The Secretariat Building stands on Raisina Hill in New Delhi, looking from the hilltop over the surrounding areas; it was built in the 1910s by Architect Herbert Baker. The structure was built to help accommodate the shift of India’s capital from Calcutta to Delhi by providing functioning office spaces. It now houses some of the most important ministries of the central Indian government and also other departments. The building holds great significance as a part of India’s architectural history as all-important government policies and legislations are decided upon within its premises.
The structure is symmetrical on both north and south sides, built along the Rajpath, flanking the Rashtrapati Bhavan on either side. It has been built from the same materials as the Rashtrapati Bhavan, red and cream Dholpur sandstone imported from Rajasthan. The blocks each have four floors with approximately 1000 rooms built around an inner courtyard. The two blocks also have wide hallways and passages, encouraging ventilation through their forms, and are capped on the top by domes.
In the 1910s, when Delhi was declared the capital of the British Indian Empire, Edward Lutyens was appointed to plan the entire city along with the Viceroy’s House (now Rashtrapati Bhavan). Herbert Baker was a part of his team, and he designed the Secretariat Building. Lutyens and Baker did not have cordial relations during the construction of their respective buildings. While Lutyens wanted the Secretariat to have a lower height than the Viceroy’s House, as the hill in front of the Secretariat blocked the entire view, Baker wanted them to be at the same level, and he eventually persisted.
Herbert Baker was a British architect who designed the Secretariat Building in New Delhi. He was second in command under the architect of Delhi city, Edwin Lutyens. Herbert Baker was an architect whose work came to light through his buildings in South Africa, where he worked for almost two decades. In India, aside from the Secretariat, he also designed the bungalows of the Parliament members and the Parliament House.
Herbert Baker’s influences from his earlier buildings in Africa are visible in the Secretariat Building. The Union Building in Pretoria, South Africa, has stark similarities with the Secretariat. From the similar symmetric blocks with identical towers, along with collonaded balconies, the buildings are a copy of each other. The biggest difference between the two buildings is the fact that in the Secretariat, the north and south blocks are separate and face each other, while in the Union Building, the two blocks are joined by a semi-circular bridge.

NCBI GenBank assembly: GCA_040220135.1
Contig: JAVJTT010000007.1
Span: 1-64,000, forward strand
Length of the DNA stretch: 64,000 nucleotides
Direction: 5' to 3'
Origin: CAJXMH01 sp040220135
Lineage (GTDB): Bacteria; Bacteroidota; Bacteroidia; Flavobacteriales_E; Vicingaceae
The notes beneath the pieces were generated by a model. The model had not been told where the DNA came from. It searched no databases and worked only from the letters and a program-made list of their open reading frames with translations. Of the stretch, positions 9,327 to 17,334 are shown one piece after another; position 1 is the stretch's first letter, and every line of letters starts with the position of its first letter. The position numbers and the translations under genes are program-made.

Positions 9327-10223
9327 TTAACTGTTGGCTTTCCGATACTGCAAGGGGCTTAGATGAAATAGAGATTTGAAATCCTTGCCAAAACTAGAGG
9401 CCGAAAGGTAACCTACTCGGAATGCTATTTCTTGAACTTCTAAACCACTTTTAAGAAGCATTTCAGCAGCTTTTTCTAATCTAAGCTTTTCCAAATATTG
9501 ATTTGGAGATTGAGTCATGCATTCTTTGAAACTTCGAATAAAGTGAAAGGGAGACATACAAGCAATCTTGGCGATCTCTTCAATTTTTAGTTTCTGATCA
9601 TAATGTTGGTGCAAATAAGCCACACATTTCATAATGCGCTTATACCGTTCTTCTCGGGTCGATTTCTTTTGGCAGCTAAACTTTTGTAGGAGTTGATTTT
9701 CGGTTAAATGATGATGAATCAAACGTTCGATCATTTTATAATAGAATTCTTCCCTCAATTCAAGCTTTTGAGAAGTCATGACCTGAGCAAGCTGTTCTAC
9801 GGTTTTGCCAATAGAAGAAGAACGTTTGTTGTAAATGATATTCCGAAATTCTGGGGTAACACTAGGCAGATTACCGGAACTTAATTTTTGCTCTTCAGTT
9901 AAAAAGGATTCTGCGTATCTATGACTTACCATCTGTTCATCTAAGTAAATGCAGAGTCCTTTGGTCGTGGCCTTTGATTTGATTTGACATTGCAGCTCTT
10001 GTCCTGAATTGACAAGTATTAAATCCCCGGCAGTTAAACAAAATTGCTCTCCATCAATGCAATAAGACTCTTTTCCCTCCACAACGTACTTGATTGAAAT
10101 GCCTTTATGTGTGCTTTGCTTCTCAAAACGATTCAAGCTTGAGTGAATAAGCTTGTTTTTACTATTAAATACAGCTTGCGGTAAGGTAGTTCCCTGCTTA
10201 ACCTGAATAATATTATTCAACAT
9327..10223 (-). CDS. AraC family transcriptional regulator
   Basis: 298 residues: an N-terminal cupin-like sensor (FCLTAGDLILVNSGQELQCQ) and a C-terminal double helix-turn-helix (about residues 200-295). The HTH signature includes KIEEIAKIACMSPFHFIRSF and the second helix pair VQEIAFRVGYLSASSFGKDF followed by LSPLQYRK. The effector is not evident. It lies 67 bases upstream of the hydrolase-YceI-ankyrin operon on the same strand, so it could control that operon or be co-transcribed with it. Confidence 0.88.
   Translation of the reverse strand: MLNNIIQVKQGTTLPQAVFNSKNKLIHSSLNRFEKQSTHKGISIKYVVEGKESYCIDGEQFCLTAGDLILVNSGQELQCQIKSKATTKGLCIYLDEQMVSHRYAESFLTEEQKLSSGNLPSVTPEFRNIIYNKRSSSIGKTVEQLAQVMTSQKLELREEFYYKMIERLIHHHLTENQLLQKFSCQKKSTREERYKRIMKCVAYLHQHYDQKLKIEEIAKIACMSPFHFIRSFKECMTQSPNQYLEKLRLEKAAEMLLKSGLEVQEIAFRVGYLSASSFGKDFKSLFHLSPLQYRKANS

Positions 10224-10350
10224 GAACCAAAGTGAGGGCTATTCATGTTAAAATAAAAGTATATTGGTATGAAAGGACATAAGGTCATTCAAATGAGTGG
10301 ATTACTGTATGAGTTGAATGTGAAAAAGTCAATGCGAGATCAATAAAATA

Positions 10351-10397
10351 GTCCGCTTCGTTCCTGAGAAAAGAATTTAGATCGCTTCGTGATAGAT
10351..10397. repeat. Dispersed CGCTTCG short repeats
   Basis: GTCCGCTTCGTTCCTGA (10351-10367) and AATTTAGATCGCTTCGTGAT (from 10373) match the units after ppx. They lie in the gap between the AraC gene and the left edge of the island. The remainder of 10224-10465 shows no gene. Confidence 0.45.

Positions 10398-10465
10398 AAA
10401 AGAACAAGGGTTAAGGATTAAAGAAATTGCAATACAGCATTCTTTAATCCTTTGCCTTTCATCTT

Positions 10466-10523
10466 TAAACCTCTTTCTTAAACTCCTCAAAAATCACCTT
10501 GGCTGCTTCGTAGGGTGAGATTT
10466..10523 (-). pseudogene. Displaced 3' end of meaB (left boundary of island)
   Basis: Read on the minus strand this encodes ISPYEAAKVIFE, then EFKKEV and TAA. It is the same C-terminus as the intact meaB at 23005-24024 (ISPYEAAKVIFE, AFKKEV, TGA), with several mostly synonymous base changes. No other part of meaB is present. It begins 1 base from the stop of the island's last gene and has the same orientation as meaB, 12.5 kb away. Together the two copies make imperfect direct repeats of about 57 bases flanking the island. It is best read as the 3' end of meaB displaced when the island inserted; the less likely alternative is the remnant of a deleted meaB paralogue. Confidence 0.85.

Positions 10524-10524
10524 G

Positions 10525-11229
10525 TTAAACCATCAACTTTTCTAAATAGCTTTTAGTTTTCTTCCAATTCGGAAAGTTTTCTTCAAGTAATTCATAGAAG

The building has been designed in the Indo-Saracenic Revival Architectural Style. This style refers to the architectural features and elements used prominently by British architects in Indian public and government buildings. This style draws inspiration from Mughal Architecture along with Hindu Temple Architecture and combines it with other revival architectural styles such as Gothic and Neo-Classical. The building incorporates Mughal and Rajasthani features in its motifs and minarets as well.
There is a use of jalis (perforated windows) and jharokhas (decorative windows) inspired by Rajasthani forts. These jalis create interesting patterns in the constant sun received by the city and also provide some relief from the heat and rains. There was also the use of Chattris (umbrellas), which traditional Indian domes used historically to provide relief to weary travellers.
The walls of the structure are mostly bare, with most of the decoration being found on the roof. The centre of each building is marked by domes and the main entrances are laid in dominion columns of Canada, South Africa, Australia, and New Zealand. These columns were presented by each of the British colonies as a symbol of friendship and unity between the dominions.
The Secretariat Library is the second-largest Central Government Library after Kolkata. It houses over 8.5 lakh books and journals. The library’s resources are a collection of a number of pre-independence libraries and other old institutions, such as the Imperial Secretariat Library. There is also a path through the building, which leads to the All India Fine Arts and Crafts Society, which has one of the oldest galleries in the country containing the art and sculptures of eminent artists. The building is also connected to the metro station, which has various lines running to different parts of the city. Thus, it ensures that the city is well connected with the government building.
The Secretariat is a monument of history, a structure built during the colonisation of India that has survived to date to tell a story of the government and its relation with the public. The building is also visually very pleasing, with the red sandstone grounding the structure. Along with the Rashtrapati Bhavan and various other historic structures nearby, these structures adorn the capital city of India.
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- Siddharth Roy – Hindustan Times (2011). The building Blocks of the British empire. [online]. Available at: https://web.archive.org/web/20110807201346/http://www.hindustantimes.com/News-Feed/newdelhi/The-building-Blocks-of-British-empire/Article1-706587.aspx [Accessed date: 16-06-2022].
- Indian Culture. Central Secretariat Library. [online]. Available at: https://indianculture.gov.in/MoCorganization/central-secretariat-library [Accessed date: 16-05-2022].
- SO Delhi (2017). Home To Some Of The Most Important Ministries of The Cabinet Of India – The Secretariat Building. [online]. Available at: https://so.city/delhi/article/home-to-some-of-the-most-important-ministries-of-the-cabinet-of-india-the-secretariat-building [Accessed date: 16-05-2022].